Modeling with higher order nonlinear differential equations

Rocket motion, second cosmic speed


Use Newton's second law and Newton's law of universal gravitation to find out the second cosmic speed (i.e. the escape speed).

There are many approaches how to determine second cosmic speed. We will describe the motion $y(t)$ by means of differential equation in order to demonstrate higher order nonlinear DE and then use to determine second cosmic speed..

Because distance is large compared to R, gravitational acceleration can not be considered as a constant.

Newton's second law says that when the sum of forces on a body is zero, then acceleration of the body is zero. Otherwise the net force is proportional to acceleration of the body.

The position $y(t)$ of the body can be described by DE $$ \begin{align} m\frac{d^2y}{dt^2} &= -mg \nonumber \\ \frac{d^2y}{dt^2} &= -g \nonumber \end{align} $$

So $mg$ above is force of gravity. The minus sign is necessary: we have taken the upward direction as positive. But earth's force of gravity does not act in such way.

Assuming we are able to solve DE including its constants (from initial values), then we have a description of motion as function of $t$. For a rocket motion, constant $g$ can not be viewed as a constant. We have to consider that far from the earth it is a function of $y$ (i.e. $g = f(y)$). The two bodies are attracted by a force

$$ F = k\frac{mM}{R^2} = k\frac{mM}{y^2} $$

so we can rewrite gravitational acceleration as a function of distance:

$$ \frac{d^2y}{dt^2} = -k\frac{M}{y^2}. $$

The constants $k,\ M$ are unwelcome and we can eliminated them. If $y=R$, then acceleration has a value of $g$ or $g= kM/R^2 \implies k = gR^2/M$.

$$ \begin{align} \frac{d^2y}{dt^2} = -g\frac{R^2}{y^2} \nonumber \\ y''y^2 = -g{R^2} \nonumber \end{align} $$

It is nonlinear DE of the second order. Finally we will not solve for $y$ but only for speed $v$. Velocity $v = y'$.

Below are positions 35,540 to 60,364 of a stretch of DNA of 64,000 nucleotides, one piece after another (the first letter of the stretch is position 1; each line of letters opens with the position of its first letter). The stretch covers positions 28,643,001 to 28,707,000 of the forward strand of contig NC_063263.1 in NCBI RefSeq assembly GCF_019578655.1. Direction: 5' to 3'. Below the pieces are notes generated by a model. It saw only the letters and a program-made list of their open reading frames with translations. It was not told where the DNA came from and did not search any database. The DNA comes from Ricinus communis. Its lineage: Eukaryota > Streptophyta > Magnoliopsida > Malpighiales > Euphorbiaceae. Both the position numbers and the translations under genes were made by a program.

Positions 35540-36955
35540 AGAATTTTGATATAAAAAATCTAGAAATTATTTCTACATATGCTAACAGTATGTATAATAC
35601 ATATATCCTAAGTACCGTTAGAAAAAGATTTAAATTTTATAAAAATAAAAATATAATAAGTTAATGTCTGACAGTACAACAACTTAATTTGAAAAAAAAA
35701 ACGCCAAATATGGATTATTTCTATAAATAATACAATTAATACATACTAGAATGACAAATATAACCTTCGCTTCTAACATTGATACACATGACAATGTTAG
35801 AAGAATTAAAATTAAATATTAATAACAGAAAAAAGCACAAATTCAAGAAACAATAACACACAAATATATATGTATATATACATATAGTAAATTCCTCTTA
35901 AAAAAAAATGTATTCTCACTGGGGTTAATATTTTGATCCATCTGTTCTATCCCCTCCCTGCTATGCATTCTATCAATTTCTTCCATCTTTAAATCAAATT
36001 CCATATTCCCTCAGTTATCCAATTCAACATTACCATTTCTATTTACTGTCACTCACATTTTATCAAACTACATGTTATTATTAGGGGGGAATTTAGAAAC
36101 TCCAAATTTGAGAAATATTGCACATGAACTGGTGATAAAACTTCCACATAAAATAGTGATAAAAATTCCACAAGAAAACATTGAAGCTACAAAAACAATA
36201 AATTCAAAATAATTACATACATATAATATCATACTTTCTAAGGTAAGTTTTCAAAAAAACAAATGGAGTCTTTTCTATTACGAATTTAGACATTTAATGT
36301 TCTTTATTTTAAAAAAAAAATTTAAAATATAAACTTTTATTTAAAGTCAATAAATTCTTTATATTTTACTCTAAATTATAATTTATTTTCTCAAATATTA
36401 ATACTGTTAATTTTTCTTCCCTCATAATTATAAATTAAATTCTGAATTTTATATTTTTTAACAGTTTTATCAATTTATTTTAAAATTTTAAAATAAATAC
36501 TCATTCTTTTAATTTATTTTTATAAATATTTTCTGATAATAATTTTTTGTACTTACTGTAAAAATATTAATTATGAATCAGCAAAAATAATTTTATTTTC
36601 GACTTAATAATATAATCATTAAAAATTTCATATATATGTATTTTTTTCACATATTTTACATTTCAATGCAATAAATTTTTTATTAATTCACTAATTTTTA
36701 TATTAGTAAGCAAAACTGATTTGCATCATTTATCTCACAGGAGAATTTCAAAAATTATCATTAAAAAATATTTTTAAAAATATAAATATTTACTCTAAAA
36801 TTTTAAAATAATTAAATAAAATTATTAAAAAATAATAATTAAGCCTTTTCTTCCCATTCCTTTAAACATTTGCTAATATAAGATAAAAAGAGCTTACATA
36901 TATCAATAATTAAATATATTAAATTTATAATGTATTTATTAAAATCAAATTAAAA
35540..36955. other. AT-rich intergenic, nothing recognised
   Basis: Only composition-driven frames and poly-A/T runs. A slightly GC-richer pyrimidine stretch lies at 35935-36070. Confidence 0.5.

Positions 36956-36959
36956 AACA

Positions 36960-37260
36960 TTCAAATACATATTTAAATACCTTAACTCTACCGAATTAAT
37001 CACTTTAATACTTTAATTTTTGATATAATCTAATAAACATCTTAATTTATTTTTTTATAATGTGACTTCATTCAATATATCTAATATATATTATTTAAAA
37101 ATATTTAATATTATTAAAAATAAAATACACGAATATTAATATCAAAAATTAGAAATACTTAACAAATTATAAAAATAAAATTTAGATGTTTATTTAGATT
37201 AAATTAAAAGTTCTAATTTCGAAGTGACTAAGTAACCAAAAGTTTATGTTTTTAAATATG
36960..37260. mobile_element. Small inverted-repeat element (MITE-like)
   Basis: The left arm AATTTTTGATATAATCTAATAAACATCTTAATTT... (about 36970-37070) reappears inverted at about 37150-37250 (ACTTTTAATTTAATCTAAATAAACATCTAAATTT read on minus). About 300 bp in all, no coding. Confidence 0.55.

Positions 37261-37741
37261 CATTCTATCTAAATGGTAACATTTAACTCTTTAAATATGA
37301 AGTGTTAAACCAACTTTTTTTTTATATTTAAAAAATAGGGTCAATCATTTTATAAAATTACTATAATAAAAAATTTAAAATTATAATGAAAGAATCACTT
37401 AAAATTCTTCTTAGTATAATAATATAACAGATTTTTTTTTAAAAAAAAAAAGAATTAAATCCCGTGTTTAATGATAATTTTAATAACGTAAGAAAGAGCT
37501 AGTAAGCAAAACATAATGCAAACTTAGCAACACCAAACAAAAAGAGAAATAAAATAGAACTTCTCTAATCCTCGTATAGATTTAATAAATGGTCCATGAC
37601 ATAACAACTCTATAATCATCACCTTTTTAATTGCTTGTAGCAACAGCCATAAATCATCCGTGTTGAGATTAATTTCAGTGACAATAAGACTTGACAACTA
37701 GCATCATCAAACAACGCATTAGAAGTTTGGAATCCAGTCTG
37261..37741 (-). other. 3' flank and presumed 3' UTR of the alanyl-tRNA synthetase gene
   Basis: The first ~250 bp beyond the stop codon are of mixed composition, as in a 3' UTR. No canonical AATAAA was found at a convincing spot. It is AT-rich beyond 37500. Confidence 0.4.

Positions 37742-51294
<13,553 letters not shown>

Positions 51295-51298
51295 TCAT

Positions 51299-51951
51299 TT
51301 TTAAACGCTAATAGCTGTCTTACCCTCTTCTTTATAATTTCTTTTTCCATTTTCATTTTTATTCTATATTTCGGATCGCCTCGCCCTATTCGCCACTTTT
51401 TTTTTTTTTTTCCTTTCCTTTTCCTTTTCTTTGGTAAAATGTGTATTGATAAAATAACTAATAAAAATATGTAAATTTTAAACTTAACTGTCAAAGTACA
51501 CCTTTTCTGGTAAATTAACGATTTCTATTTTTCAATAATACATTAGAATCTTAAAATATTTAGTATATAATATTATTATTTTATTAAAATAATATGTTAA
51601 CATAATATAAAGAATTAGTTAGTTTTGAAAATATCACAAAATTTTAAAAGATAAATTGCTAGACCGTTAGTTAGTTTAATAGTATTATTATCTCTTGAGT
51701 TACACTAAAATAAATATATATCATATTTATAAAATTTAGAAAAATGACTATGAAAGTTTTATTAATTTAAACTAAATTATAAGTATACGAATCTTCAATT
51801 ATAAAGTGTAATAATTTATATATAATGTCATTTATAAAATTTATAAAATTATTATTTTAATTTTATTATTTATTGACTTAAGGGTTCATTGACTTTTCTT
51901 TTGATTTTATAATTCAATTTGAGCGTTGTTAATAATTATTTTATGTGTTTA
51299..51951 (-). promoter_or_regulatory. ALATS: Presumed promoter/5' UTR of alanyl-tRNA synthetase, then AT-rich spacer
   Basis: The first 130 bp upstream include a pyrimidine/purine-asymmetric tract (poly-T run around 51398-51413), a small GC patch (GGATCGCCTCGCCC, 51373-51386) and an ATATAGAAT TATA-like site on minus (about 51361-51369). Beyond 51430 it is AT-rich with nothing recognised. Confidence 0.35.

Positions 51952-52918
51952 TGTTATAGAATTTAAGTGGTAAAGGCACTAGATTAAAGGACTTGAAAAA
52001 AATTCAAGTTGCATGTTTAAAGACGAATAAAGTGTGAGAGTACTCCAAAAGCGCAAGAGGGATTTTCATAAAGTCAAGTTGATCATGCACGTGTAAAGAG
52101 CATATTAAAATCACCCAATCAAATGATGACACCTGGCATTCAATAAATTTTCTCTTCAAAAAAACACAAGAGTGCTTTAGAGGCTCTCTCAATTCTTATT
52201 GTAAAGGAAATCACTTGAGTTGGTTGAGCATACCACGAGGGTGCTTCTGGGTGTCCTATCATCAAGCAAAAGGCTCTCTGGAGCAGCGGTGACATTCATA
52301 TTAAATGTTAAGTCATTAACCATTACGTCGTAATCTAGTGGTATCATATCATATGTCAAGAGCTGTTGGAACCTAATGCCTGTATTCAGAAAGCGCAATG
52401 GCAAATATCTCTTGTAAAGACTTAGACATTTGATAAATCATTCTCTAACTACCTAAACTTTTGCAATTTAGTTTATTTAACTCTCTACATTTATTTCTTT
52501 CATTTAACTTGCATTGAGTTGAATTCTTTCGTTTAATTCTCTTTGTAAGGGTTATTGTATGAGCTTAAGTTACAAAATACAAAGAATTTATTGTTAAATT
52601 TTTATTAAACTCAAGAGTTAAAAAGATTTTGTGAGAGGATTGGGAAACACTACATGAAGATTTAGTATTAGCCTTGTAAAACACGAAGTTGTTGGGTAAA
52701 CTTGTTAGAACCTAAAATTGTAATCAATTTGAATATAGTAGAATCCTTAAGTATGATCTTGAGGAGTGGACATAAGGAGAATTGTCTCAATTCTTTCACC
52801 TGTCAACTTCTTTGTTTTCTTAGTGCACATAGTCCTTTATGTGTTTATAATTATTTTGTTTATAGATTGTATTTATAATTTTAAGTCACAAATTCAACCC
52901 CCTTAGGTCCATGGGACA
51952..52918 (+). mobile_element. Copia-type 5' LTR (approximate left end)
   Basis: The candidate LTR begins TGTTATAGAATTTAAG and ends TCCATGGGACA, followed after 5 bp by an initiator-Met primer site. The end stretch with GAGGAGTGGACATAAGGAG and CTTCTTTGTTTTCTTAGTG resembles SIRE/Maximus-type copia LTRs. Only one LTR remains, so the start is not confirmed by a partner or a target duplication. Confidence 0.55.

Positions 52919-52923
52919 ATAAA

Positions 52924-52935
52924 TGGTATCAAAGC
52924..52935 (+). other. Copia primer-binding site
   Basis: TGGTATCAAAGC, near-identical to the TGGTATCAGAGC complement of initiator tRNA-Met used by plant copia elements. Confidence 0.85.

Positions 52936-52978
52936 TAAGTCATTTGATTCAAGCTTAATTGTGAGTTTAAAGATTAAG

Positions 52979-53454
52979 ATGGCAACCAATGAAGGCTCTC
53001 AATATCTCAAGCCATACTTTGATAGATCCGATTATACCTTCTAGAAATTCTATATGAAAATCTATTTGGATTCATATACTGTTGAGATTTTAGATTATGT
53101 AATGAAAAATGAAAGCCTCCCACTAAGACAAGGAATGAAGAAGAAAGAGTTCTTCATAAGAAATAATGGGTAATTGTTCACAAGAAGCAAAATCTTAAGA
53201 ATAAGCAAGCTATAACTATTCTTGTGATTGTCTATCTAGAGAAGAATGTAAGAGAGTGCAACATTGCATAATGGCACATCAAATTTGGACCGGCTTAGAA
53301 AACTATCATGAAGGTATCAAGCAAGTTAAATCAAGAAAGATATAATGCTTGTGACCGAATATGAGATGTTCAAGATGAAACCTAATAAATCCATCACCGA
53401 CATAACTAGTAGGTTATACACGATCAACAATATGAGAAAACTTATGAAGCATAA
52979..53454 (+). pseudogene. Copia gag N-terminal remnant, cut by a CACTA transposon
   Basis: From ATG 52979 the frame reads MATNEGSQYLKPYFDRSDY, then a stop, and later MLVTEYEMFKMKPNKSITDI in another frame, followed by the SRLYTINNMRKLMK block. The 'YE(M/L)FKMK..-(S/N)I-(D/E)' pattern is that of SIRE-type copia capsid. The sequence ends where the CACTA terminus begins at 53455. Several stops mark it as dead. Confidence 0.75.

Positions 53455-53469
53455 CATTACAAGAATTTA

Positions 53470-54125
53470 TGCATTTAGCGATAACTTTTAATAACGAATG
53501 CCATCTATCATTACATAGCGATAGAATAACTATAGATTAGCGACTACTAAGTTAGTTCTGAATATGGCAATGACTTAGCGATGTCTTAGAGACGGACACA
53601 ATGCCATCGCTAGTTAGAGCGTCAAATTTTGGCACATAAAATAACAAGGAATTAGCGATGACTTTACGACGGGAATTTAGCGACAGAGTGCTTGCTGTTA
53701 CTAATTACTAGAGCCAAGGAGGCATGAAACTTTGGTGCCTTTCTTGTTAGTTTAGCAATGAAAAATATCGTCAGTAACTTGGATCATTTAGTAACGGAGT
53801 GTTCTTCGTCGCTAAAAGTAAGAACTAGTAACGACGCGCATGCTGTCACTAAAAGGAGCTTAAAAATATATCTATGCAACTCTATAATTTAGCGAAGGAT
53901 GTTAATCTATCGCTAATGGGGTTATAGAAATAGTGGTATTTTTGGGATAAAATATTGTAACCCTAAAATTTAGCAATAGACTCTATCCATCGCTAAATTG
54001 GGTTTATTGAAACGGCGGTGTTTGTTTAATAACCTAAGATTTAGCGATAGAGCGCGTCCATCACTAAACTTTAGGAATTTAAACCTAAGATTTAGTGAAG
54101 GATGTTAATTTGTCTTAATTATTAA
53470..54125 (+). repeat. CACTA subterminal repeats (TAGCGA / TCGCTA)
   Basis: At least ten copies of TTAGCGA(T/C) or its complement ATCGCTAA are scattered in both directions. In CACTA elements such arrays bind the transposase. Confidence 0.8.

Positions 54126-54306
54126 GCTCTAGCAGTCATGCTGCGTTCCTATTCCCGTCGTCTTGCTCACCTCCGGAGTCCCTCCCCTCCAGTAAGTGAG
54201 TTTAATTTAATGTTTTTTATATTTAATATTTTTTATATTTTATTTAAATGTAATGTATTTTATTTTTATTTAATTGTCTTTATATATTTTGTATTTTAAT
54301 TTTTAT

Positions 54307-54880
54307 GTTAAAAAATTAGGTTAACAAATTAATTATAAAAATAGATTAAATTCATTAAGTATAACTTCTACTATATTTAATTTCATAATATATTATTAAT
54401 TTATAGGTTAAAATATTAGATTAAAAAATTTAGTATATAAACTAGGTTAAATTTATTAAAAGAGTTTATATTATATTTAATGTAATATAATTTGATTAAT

$$ \begin{align} v'y^2 &= -gR^2, \hskip2em v = y' = \frac{dy}{dt}, \hskip2em v' = \frac{dv}{dy}\frac{dy}{dt} = \frac{dv}{dy}v \nonumber \\ \frac{dv}{dy}v\ y^2 &= -gR^2 \nonumber \\ dv\ v &= -gR^2 \frac{1}{y^2}dy \nonumber \\ \frac{v^2}{2} &= gR^2\frac{1}{y} + c_1 \nonumber \\ v^2 &= 2gR^2\frac{1}{y} + 2c_1 \nonumber \\ v &= \sqrt{2gR^2\frac{1}{y} + 2c_1} \nonumber \\ \end{align} $$

We have employed chain rule in order to solve DE. So far we have speed $v$ as a function of distance $y$. The constant $c_1$ can be determined from the initial value: on the surface of the earth ($y=R$) the body has an initial speed $v_0$:

$$ \begin{align} v_0 &= \sqrt{2gR^2\frac 1 R + 2c_1} \nonumber \\ v_0^2 &= 2gR + 2c_1 \nonumber \\ c_1 &= \frac{v_0^2}{2} - gR \nonumber \end{align} $$

Thus we have

$$ v(y) = \sqrt{\color{red}{2gR^2\frac 1 y} +2\big(\color{blue}{\frac{v_0^2}{2}-gR\big)}} $$

Now we are back to the question from the beginning. What is the second cosmic speed? What initial speed the body needs to be given, that the gravitational forces are not able to call the body back to the earth.

At any point ($y \to \infty$) on the body's trip the body has not to stop. The speed $v(y)$ have to be always greater than zero. At such large distance ($y \to \infty$) the member $2gR^2/y$ is zero. Then the speed $v(y)$ is greater than zero if

$$ \frac{v_0^2}{2} \gt gR \implies \underline{\underline{v_0> \sqrt{2gR} = 11.2\ \text{km/s}}} $$

So, if you want to escape the earth, you have to do it pretty quickly. Note: it can be shown that the second cosmic velocity does not require direction perpendicular to earth surface.

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